A public SCFD board meeting took place at the Butterfly Pavilion in Westminster on Oct. 22, 2015.

(Corey H. Jones/CPR News)

Small arts groups in the Denver area should get a bigger bump in funding from a metro-wide tax, leaders from those organizations told a legislative committee on Tuesday.

Some 240 small arts organizations are in line to get a slightly bigger share of money from the Scientific and Cultural Facilities District if it is reauthorized by voters this November. Right now, they divvy up just 14 percent of the take. Proposed changes would likely boost their share of the funds to 17 percent. But some advocates for smaller groups told legislators that isn’t enough.

“If there was an additional fund, we could then challenge, compete and build staffing for our organizations,” said Su Teatro Director Tony Garcia.

But after two hours of testimony while considering changes to the SCFD, the Senate Finance Committee disagreed. It unanimously approved a bill that would increase the share of revenue for smaller groups up to no more than 17 percent.

“I think overwhelmingly the theme of the testimony you’ve heard today is that the SCFD is a victim of its own success," said bill co-sponsor Sen. Pat Steadman, D-Denver. "And by taxpayers choosing to provide this support to arts and cultural organizations, the arts and cultures in our communities are flourishing."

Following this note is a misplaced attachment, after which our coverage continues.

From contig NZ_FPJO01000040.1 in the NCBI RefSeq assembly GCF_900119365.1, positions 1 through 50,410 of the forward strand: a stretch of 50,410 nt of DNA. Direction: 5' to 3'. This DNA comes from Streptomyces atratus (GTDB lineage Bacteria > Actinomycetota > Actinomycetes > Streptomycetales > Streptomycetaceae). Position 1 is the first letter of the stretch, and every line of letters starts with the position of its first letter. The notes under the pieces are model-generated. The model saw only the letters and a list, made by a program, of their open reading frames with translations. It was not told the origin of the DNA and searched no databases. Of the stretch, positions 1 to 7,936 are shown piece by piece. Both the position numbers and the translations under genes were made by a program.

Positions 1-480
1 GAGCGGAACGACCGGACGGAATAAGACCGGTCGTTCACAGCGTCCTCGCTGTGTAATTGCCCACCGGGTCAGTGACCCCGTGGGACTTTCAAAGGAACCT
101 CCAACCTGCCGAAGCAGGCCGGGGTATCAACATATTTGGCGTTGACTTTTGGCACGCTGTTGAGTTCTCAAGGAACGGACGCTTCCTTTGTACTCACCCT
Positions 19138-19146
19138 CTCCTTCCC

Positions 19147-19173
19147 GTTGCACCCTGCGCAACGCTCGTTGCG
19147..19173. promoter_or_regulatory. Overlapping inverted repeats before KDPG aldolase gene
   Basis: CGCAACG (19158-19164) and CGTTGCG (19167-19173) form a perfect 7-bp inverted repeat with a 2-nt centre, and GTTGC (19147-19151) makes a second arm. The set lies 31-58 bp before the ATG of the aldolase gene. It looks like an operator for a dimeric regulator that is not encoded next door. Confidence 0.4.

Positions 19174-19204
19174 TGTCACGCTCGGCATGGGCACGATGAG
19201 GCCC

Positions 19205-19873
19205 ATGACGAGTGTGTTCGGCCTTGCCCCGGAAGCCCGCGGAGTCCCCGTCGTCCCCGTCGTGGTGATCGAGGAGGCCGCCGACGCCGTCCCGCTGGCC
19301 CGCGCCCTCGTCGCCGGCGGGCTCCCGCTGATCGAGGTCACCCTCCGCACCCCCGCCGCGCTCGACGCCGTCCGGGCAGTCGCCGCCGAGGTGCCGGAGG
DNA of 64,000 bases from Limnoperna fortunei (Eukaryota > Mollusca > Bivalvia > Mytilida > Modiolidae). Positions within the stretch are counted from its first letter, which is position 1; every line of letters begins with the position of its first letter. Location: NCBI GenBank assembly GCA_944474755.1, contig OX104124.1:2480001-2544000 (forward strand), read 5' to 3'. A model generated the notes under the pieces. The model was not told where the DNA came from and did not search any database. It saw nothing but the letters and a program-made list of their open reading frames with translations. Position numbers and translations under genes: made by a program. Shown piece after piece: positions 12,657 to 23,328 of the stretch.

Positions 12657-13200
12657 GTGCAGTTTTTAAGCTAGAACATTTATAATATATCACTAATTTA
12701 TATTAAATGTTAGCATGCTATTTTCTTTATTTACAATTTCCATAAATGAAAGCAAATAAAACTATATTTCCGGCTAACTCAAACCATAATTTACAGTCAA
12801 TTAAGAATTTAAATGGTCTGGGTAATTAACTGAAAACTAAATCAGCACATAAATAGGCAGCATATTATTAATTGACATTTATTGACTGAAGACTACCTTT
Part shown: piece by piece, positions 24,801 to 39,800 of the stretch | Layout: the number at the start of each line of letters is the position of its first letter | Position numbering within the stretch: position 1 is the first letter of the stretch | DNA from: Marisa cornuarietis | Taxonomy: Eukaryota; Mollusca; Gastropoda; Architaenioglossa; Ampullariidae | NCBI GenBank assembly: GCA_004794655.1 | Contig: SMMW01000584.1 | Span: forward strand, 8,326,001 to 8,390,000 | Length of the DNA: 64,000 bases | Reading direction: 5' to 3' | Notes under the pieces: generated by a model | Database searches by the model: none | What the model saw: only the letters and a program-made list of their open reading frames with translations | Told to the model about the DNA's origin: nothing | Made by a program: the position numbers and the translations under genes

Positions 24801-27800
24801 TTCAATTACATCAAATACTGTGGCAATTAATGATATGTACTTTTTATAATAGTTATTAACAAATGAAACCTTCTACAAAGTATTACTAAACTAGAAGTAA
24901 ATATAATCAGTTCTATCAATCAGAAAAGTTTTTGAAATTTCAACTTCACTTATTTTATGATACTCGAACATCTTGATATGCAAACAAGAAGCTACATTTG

In 2014, the SCFD handed out $52 million in sales and use tax revenue. That tax is set to expire in summer 2018. So officials see this as the right time to make changes before voters across seven counties decide in November whether to extend SCFD through 2030.

Su Teatro's Garcia said a bigger funding boost would help smaller organizations that do more to serve diverse communities.

“We could work in tandem with the larger organizations to reach this community,” he said. “We are seriously handicapped and we, Latino organizations, will fail our community if this authorization goes forward as written.”

Under the proposal approved by the SCFD board, the five biggest institutions -- like the Denver Zoo and the Denver Art Museum -- would likely see their funding cut from 64 to 57 percent. And other arts leaders say the proposed funding formula is fair.

“The bill before you represents the considered and passionate work of hundreds of citizens over several years,” Lone Tree Arts Center director Lisa Rigsby Peterson said. “We want to continue our good work and we want to continue to make a difference in the quality of life of Coloradans. This bill helps us to do just that.”

It now goes to the Senate Appropriations Committee. The House also needs to consider the measure, as state legislators must sign off on any changes to the district.